María C.

My name is Maria. I’m from the capital of Neuquén, a province in Argentina, and I’m an adoptee.

I was adopted when I was 7 days old, and I always knew it, since I was very young.

I think this is why I always understood what it meant. In fact, I always had my first birth certificate with me, where I could read the information about the lady who carry me inside her womb.

In elementary school, my classmates used to bother me and make fun of me for being adopted, but I never cared. I told them: “I was wanted and looked for, but you don’t know if they wanted you or if you were a mistake”.  I defended myself always with the same phrase.

When I turned 15, my mother, Teresa, asked me if I wanted to look for the woman who had carried me inside her womb, so I could share my fifteenth birthday with her. This question caused ambivalent feelings, part of me saying yes and the other part saying no.

My mother had a very nice attitude, and looked for my biological’s mother information. The only thing she found was a phone number. She gave it to me and I thanked her. I kept it for a while, until one day I had the courage to call. That’s when I had my first frustration because when someone answered the phone, she told me that the person I was looking for no longer lived there.

I stopped looking and forgot about everything.

María C.

Four years later, when I was 19 and dating Marcos (my son’s father), he asked me one night: “Honey, did you ever look in the phone directory?”. I was surprised because it hadn’t occurred to me, and just by chance there was a phone book right there, under my bed. I grabbed it and started looking. I found a telephone number, wrote it down, and put it away.

A few days later, after giving it a lot of thought, being at Marcos parents’ hardware store, sitting at their desk and with him and his mother by my side, and without thinking about it, I called.

A lady answered the phone so I asked her if she knew Dalila (that’s my first mother’s name), “I’ll put her on the phone” she replied. Dalila appeared on the line and said: “Hello” and I immediately replied: “Hello my name is María Carrera and I’m looking for my mother Dalila, are you her?”. She hesitated and answered: “I am not your mother, but I can tell you about her, since I am your grandmother”.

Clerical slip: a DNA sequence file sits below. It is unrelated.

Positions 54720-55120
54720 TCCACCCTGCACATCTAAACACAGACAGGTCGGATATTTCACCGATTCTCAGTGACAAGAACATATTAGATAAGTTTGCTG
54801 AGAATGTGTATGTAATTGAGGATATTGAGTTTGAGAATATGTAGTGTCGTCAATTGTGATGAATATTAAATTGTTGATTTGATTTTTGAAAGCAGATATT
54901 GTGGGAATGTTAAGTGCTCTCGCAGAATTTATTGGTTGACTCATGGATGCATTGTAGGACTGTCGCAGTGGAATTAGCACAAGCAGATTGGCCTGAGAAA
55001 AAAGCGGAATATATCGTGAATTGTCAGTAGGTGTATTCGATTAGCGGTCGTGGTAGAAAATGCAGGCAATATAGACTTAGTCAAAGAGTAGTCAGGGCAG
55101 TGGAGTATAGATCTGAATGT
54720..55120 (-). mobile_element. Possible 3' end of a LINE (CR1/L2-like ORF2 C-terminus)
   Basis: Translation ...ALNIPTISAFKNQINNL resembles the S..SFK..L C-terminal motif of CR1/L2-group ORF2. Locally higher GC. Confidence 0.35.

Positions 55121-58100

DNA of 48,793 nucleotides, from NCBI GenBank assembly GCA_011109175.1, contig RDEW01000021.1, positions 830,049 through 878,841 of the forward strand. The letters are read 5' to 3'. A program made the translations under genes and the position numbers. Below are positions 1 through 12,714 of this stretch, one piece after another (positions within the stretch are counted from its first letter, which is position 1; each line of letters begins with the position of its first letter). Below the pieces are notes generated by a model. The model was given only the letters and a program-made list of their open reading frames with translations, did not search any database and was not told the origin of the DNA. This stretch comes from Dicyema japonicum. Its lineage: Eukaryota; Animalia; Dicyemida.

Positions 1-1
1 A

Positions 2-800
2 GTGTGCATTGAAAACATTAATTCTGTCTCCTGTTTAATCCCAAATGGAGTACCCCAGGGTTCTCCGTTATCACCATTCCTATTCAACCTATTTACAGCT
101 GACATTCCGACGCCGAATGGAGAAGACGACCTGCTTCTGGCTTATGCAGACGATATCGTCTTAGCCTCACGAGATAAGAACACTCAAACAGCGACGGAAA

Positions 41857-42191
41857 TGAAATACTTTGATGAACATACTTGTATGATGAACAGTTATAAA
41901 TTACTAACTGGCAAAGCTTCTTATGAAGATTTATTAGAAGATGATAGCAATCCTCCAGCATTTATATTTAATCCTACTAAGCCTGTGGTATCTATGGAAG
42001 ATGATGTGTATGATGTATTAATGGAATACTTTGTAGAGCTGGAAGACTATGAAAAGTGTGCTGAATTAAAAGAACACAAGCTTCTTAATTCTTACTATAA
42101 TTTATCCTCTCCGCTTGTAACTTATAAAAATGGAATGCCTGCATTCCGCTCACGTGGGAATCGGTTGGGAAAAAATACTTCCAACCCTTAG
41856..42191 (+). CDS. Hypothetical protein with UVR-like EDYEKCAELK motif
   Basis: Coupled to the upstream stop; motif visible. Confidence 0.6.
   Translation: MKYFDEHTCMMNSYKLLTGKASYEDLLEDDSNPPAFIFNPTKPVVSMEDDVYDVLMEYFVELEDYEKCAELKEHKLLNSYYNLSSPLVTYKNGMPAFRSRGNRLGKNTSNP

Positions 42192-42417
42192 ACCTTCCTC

We talked for an hour and a half.

I cried as she described my first mother to me as a young person with many health problems. She also told me that she had been raped, and I was conceived as a result of that rape, and I also found out that I have three biological siblings who are younger than me. My two siblings who were born after me, live with their father here in Neuquén, and the youngest lives with my first mother, in a city called Plottier.

At the end of our conversation, Dalila told me to keep in touch. She also said that she was going to tell me more about my first mother’s life. I told her that I was going to keep in touch and I also said, that at some point, I would like to meet her in person. She told me that whenever I wanted to, she would see me.

During that year, I called her a few more times and then I stopped. I felt uncomfortable and I had already found out what I wanted to know.

Three years later, I talked to a friend who lives in Plottier, and we talked about my first mother and the fact that she also lives there. My friend offered to find out about her. I accepted the offer but made it clear to her that I had no rush.

A few weeks later, I was working at home and I received a message on my computer that said, “I got you your first mother’s number. Do you want it?”. It took me a while to process what I was reading.

Finally, I told her to send it to me. After watching my cell phone screen for 45 minutes, I took a deep breath and made the call.

My first mother answered the phone and at first refused to acknowledge she was my mother.

After a while, she finally acknowledged it, and told me the part of my story that I didn’t know yet.

Apparently, my biological grandmother never loved my younger biological brother. In addition, my “grandmother” didn’t have a good relationship with my first mother, and forced her to give me up for adoption. My first mother was a minor when I was born; she was only16 years old. I learned that she was raped and that she tried to get an abortion and commit suicide when she was pregnant with me.